By TREVOR HOGG
Images courtesy of Netflix.
The award-winning definitive authority on all things visual effects in the world of film, TV, gaming, virtual reality, commercials, theme parks, and other new media.
Winner of three prestigious Folio Awards for excellence in publishing.
By TREVOR HOGG
Images courtesy of Netflix.
While Season 1 of The Witcher was driven by Geralt of Rivia (Henry Cavill) trying to find Princess Cirilla (Freya Allan) of Cintra before the Kingdom of Nilfgaard has an opportunity to capture and use her as a supernatural weapon of mass destruction, Season 2 brings them together and explores the theme of fatherhood as kings, elves, humans and demons battle for control of the Continent. An outside force that had to be accounted for was the pandemic that caused the production to go on hiatus a couple of times and shift the locations from Hungary to the U.K. Enabling the Netflix series creator, Executive Producer and showrunner Lauren Schmidt Hissrich (The Umbrella Academy), not to compromise her vision was the visual effects team led by Visual Effects Supervisor Dadi Einarsson (Everest) and Visual Effects Producer Gavin Round (Adrift), as well as Production Designer Andrew Laws (Warrior) and Special Effects Supervisor Stefano Pepin (The Last Duel).
Traveling with a production crew that consists of 400 to 800 members into other countries was not a viable option. “We had to look to expand the world of The Witcher in a virtual rather than real way,” states Schmidt Hissrich. “Dadi Einarsson was living back home in Iceland during the pandemic and organized a huge plate shoot there that ended up being integral to our entire season.”
Andrew Laws is an integral part of the world building as he has been involved with the first two seasons and is looking after the spinoff, The Witcher: Blood Origin. “For the most part we were looking at entirely new environments,” remarks Laws. “Sets were rebuilt in the U.K. Some locations were moved to the studio where there was enough space to create environments that worked for us. Because of already having an understanding of the world, we were able to concentrate on a lot more detail in Season 2.”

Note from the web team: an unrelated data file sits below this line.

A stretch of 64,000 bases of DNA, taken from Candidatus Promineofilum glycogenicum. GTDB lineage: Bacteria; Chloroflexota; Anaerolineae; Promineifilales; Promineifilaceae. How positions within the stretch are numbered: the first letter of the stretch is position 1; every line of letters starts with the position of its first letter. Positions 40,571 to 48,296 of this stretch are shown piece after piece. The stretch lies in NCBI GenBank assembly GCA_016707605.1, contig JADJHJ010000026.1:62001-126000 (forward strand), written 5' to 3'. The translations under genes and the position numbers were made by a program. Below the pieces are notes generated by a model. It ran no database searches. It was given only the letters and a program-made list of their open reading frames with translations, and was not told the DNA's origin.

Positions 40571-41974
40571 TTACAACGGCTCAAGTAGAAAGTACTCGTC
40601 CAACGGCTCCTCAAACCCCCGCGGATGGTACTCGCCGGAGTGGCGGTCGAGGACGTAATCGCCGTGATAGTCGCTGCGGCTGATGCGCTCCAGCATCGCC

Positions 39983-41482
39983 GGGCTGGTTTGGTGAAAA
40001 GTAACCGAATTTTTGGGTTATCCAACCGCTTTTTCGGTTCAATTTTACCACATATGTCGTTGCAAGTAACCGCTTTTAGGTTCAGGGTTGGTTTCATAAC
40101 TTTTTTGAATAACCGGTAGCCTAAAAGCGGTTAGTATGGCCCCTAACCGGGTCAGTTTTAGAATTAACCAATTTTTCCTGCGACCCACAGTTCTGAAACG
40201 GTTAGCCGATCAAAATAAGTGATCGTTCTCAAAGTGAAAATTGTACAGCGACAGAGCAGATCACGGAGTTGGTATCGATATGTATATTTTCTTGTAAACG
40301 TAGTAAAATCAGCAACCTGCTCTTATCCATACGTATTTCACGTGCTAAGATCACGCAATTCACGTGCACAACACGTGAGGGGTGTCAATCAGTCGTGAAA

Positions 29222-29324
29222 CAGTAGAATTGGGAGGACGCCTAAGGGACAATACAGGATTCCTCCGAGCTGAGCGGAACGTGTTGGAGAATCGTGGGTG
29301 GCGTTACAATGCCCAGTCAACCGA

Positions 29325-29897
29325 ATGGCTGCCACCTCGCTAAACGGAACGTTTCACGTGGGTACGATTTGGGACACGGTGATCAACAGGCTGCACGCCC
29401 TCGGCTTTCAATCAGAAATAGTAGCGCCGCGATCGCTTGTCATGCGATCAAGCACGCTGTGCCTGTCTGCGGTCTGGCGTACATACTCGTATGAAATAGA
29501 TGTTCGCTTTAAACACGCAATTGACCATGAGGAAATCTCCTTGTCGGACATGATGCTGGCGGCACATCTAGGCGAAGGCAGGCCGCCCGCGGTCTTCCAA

From the beginning of the production, the department heads are given a season arc document. “Better prepared departments lead to a better product, and I want people’s opinions and honesty,” notes Schmidt Hissirch. “I will fight for what I believe in, too. For instance, in Season 2 there is a large sequence that from the beginning we knew was going to be incredibly expensive. I wanted Ciri to be on an obstacle course situated on the edge of a cliff running drills. It was so important to see Ciri grow from being a princess to a warrior. Because early on all of the departments saw things in outline, we were able to appropriately prepare for it. If you have prep you can do anything. There was only one shot that did not have visual effects in it. There were set extensions, wire removal and snow. It’s an incredible sequence.”
Combining the ambition of Season 2 with the travel restrictions caused by the pandemic and actor availability, the visual effects shots increased to 2,500 from 1,100 for the eight episodes of Season 1. “We brought in more vendors because we were keen to leapfrog certain vendors with each episode,” reveals Gavin Round. “We wanted to avoid the bottleneck situation that we had on Season 1 by having our main vendor on Episode 201 not being the main one on Episode 202.” RVX, Rodeo FX, Mr. X and ILM were brought in to share the workload with returning vendors Cinesite, One of Us and Platige. “There are 50 shared shots, which isn’t very much. Things get invented and developed in the cut that we didn’t necessarily plan for. We had our own in-house team of five compositors who looked after 600 shots that involved cosmetic fixes like wire removals.”
It was important to plan ahead rather than wait for editorial turnovers. “We would try to get a couple of key shots that we thought were going to stay in each episode and turn those over just after the director’s cut,” explains Round. “Then at a certain point in the editorial process we would grab the whole creature sequence within a given episode.” No new technology had to be invented to complete the work. States Dadi Einarsson, “Gavin and I would breakdown the script together. We would imagine the technique and methodology, and fit the right vendor to that based on our experiences or ideas of who would be a good fit.”